Soothing Your Preemie

sleeping baby

It’s a fact of babyhood: All infants cry as a means of communication. And while your baby’s crying can be a little scary for a new mom, try to remember that for the most part, tears and screeches are expected and completely normal. However, a preemie may fuss a bit longer and more often than a full-term baby, so calming her down can be a delicate process. Try the following baby soothers with your preterm baby.

Hold her close: Your preemie will benefit greatly from “kangaroo care,” or being held skin-to-skin. Lying closely with mom (or dad!) helps your little one stay warm, cry less, stabilize her heartbeat, increase her weight, and improve her ability to breast- or bottle-feed. Find a private spot with a comfy chair and position your preemie so that she can lie underneath your clothing, directly on your chest. Your baby doesn’t need to wear anything expect a diaper because your body heat will keep her warm.

The right light: Your preterm baby has likely spent some time in the neonatal intensive care unit (NICU) before coming home. Some new babies become accustomed to this bright, busy place and may be easily soothed in a home environment that includes background noise or music. On the other hand, other preemies are more sensitive to the light and loud sounds they experienced in the NICU, so watch your little one’s cues to determine if you should dim the lights in her bedroom and keep her surroundings on the quiet side.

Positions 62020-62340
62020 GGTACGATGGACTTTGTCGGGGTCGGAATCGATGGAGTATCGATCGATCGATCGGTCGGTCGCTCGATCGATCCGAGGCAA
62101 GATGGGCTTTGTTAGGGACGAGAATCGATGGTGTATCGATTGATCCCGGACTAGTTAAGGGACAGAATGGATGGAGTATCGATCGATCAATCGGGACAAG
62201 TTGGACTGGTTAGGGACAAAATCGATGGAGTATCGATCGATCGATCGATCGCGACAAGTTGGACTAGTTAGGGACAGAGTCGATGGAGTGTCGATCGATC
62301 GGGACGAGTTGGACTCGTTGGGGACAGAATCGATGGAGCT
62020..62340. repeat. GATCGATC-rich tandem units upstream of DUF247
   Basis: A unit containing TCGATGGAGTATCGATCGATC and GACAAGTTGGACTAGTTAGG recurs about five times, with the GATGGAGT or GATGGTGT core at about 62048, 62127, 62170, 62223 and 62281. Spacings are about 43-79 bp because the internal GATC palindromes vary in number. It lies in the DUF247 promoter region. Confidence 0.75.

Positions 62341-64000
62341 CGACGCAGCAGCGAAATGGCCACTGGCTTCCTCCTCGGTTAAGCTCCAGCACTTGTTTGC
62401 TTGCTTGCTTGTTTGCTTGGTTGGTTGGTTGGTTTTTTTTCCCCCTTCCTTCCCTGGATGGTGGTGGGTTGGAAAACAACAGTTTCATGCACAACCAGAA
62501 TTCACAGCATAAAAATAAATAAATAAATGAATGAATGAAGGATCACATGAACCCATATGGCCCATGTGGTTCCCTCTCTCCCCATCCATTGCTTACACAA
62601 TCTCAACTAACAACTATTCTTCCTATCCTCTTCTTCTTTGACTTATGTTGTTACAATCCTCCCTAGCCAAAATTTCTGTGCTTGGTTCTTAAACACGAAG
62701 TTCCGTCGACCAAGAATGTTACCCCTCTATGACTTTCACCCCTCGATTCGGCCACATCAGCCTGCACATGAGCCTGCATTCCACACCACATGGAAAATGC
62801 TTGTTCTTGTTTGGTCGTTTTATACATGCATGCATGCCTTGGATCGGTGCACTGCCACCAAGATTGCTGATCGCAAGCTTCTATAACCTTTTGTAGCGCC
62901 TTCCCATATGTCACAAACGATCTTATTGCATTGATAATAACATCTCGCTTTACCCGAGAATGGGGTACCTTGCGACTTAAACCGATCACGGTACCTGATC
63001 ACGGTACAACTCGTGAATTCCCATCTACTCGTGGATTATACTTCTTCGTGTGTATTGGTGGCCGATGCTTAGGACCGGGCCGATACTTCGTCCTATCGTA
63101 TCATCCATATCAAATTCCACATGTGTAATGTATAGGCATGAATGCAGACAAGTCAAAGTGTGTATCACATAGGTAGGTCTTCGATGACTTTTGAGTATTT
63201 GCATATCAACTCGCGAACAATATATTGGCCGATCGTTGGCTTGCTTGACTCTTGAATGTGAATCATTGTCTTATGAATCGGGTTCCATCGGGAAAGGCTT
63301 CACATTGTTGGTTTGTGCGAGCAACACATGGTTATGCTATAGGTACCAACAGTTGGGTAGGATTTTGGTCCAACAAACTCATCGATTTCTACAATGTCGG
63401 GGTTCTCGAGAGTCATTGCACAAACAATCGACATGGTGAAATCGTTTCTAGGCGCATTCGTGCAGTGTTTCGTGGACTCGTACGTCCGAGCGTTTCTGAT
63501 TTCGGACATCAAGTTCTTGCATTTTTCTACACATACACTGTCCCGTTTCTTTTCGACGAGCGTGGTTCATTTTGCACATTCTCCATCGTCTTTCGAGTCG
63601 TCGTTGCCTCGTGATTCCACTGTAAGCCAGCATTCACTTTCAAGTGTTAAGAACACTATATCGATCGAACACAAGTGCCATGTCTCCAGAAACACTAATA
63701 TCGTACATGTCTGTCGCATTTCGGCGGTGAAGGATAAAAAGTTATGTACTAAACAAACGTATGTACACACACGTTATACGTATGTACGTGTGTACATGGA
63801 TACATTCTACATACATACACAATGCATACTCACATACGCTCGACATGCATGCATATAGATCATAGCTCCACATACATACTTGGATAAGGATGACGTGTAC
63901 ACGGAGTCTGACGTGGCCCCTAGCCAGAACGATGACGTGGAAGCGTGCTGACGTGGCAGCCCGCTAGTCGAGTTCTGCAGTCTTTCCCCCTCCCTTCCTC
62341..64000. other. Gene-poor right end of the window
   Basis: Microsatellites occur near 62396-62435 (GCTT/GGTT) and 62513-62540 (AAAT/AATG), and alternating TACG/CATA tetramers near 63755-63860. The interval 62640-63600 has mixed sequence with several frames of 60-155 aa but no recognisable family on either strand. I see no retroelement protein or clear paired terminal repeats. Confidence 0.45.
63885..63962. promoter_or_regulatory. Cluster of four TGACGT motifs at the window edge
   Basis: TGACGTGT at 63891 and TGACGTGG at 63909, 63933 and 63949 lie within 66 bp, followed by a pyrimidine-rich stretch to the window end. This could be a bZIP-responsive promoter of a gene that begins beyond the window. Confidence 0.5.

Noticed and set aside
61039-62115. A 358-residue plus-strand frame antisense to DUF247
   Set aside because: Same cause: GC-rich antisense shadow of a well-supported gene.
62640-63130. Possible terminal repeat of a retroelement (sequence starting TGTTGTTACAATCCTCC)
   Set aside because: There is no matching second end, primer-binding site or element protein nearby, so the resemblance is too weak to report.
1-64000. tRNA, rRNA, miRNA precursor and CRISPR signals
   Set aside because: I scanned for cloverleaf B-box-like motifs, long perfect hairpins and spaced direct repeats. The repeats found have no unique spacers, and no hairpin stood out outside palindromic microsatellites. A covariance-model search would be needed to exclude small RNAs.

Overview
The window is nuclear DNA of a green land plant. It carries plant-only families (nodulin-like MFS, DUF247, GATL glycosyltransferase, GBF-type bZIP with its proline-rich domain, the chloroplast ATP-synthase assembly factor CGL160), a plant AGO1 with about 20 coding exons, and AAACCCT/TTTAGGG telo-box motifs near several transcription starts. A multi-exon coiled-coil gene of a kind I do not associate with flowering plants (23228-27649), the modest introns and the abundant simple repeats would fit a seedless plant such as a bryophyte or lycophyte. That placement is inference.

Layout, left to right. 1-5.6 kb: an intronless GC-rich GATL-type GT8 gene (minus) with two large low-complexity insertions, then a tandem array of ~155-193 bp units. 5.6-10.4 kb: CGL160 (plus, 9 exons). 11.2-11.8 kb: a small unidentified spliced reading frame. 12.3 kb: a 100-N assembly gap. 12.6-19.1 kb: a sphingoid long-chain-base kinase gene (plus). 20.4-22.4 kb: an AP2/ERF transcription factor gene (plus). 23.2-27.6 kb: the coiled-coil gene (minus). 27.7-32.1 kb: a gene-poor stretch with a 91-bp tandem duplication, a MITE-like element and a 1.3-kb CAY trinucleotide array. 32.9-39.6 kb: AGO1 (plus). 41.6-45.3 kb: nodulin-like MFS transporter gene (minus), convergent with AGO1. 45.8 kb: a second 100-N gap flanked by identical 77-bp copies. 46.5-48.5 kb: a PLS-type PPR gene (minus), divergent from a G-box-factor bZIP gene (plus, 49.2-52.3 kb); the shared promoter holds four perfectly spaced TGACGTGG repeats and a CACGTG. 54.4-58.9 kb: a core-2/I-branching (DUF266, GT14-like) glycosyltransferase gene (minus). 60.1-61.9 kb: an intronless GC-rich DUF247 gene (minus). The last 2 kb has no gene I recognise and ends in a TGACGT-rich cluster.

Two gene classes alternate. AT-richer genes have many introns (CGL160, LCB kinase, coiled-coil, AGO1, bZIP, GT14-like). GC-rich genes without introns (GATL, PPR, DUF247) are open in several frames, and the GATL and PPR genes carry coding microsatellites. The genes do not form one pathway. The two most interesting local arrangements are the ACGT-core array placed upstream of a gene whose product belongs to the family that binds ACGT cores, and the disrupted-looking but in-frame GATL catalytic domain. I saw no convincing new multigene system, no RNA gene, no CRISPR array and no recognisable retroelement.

Relaxation is key: Most babies love to be swaddled because it reminds them of the calm, cozy feeling they enjoyed in the womb. A preemie will also benefit from the warmth and closeness of swaddling, so wrap yours snugly in a soft blanket when she starts to fuss. You can also ask your doctor about giving your preemie a pacifier, as many babies find non-nutritive sucking relaxing.

It takes time to get to know your baby, so don’t panic if the soothing technique you’re trying doesn’t seem to work right away. You’ll soon learn how much crying is normal for your preemie, and remember: You can always make a quick call to the pediatrician for advice and reassurance if you’re concerned about your baby’s crying.

by Jennifer Kelly Geddes